Why wouldn't you want surgery from a surgeon without gloves or mask? Why you should wear a mask to reduce the impact of Covid-19.
There has been a popular movement of businesses requiring masks for customers and staff. States as well are finally coming around to issuing mask-wearing mandates. This after a casual approach to compliance has clearly failed to control spread of the virus. So, is there a good reason why you should wear a mask?
Recommending mask-use has evolved since March of 2020. Initially, there was concern that there would not be enough masks to support the healthcare workers who would be treating the sick. There was a rationing mentality – save the masks for frontline workers. But that has since changed. Likewise, before Covid-19 was well understood, recommendations were ‘best guesses’ based on past respiratory viruses.
The Centers for Disease Control have evolved their recommendations as information and evidence have become available. Their guidelines and arguments for why you should wear a mask are built around sound precautionary principles.
Once the World Health Organization (WHO) concluded that 80% of infections were mild or asymptomatic, that 15% of infections were severe and 5% were critical, recommendations changed. It meant that voluntary use of masks only by individuals who were experiencing symptoms (the original recommendation) would not be an effective approach at all. In the absence of the ability to test for the virus or its antibodies in real time there is no way to know who is Covid-19 positive yet asymptomatic.
Universal precautions is an approach to infection control that, in the absence of evidence to the contrary, assumes bodily fluids are infected with bloodborne pathogens. Communicable diseases like HIV and hepatitis are examples of why Universal Precautions are so important. It is why all blood draws, for instance, are performed using personal protective equipment like gloves.
Standard precautions extend beyond blood to all bodily excretions (except sweat) and, like Universal precautions, are applied regardless of a patient’s diagnosis or presumed infectious status. Standard precautions include handwashing, personal protective equipment (gloves, gowns, masks, etc.) to reduce the risk of transmission from unrecognized sources of infection.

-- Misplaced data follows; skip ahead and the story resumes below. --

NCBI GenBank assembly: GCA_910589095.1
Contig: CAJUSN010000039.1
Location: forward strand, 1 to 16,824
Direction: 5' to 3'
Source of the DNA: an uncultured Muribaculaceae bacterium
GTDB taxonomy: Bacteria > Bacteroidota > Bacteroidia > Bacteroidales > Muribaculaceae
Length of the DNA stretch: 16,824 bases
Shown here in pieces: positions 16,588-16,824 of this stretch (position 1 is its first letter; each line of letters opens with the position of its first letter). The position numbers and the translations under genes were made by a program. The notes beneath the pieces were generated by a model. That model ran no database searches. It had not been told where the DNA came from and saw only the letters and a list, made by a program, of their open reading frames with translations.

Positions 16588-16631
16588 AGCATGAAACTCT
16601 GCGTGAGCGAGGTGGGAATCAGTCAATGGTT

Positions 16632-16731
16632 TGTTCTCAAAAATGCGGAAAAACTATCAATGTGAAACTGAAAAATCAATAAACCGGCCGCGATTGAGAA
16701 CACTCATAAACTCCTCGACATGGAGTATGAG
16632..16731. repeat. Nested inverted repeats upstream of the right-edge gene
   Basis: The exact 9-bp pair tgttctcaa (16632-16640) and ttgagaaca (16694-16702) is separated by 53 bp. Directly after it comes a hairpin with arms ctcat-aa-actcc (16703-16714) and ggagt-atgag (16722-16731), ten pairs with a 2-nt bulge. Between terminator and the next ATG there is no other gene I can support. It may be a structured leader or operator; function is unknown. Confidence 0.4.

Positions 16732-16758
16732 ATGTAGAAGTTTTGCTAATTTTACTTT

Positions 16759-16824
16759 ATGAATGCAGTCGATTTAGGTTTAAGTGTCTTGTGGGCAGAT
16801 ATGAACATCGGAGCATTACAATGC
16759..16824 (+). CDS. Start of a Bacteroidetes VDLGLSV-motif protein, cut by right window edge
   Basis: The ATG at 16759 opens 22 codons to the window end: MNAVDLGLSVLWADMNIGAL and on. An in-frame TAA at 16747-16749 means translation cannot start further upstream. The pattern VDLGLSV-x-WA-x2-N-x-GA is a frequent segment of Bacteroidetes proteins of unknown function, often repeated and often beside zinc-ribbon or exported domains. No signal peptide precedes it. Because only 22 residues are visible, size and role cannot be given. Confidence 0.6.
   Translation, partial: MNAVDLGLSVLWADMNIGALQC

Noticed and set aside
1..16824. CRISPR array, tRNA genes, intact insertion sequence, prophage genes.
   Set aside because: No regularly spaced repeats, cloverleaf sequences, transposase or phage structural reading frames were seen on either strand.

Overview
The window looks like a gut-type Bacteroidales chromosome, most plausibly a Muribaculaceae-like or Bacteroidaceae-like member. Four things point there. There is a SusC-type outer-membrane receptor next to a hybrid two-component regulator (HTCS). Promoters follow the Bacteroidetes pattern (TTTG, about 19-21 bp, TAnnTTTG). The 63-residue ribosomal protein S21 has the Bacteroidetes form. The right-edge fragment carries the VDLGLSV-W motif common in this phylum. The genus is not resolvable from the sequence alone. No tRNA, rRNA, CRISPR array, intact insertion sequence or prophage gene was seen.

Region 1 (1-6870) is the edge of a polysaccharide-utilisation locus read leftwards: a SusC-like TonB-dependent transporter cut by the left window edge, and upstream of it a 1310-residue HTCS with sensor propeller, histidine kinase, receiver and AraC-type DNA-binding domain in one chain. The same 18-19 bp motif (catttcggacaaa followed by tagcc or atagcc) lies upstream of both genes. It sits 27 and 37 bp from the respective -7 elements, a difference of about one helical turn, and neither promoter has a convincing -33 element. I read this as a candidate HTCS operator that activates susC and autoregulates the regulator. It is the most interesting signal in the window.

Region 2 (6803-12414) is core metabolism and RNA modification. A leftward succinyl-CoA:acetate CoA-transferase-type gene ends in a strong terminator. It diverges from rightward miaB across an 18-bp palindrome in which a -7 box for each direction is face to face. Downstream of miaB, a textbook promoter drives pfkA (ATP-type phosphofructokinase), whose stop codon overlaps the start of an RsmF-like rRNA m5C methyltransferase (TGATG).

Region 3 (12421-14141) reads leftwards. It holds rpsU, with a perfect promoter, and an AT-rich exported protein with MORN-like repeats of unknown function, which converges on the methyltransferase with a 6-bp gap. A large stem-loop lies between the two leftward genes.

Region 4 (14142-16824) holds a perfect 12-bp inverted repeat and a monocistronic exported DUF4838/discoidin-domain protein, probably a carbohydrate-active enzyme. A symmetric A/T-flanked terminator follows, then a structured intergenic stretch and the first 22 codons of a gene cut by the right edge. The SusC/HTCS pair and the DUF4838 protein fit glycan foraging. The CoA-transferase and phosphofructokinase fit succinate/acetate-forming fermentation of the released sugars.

Transmission-based precautions focus on airborne, droplet and contact contamination. It is why masks are used in surgical settings for instance, since the presence of infectious air droplets must be assumed either from or to the patient or the clinician. Transmission based precautions are implemented along with Standard Precautions when an individual’s airborne, droplet or contact-contamination status is unknown.
All of these levels of precaution protect the wearers of the personal protective equipment as well as those they interact with.
If there was an ability to test for the presence of the Coronavirus in real-time, it would change the way we approach precautions. If we test everyone at the same time then quarantine them until the results came back we could then say with confidence who has it right now and who doesn’t. But of course, we can’t.
The problem with that lies in the current turnaround time for testing. As of right now, the need and interest in Covid-19 testing has overwhelmed laboratories’ ability to meet any reasonable timeline. As reported in The Hill on 7/14/20 “A seven-day wait for test results…magnifies the risks that an infected person has already spread Covid-19, making it too late to effectively implement contact tracing”. Likewise, long turnaround times between testing and results nullify test results unless the individual tested remained in quarantine 100% of the time after being tested.
In other words, trickled testing can tell if you are positive or negative right now, but does nothing to prevent you from becoming infected as soon as you leave the testing site or any time after. An individual could be tested, be negative in that moment, but not learn that they are negative until days later, during which time they may have become positive. Because it is not possible (yet) to profess any certainty in any given moment about infection, the persistent practice of precautions is needed.
A natural study out of the University of Iowa evidenced that the implementation of mask usage between April 8 th to May 15th in 15 different States plus DC suggest that between 230,000 – 450,000 cases of Covid-19 were possibly averted. Another international study concluded that government policies supporting the wearing of masks by the public, as well as international travel controls, are independently associated with lower per-capita mortality from COVID-19.
Empirical data of this kind, the nation’s current inability to test and report quickly, combined with the absence of a vaccine leaves very little room for other solutions for the time being. That is why you should wear a mask.
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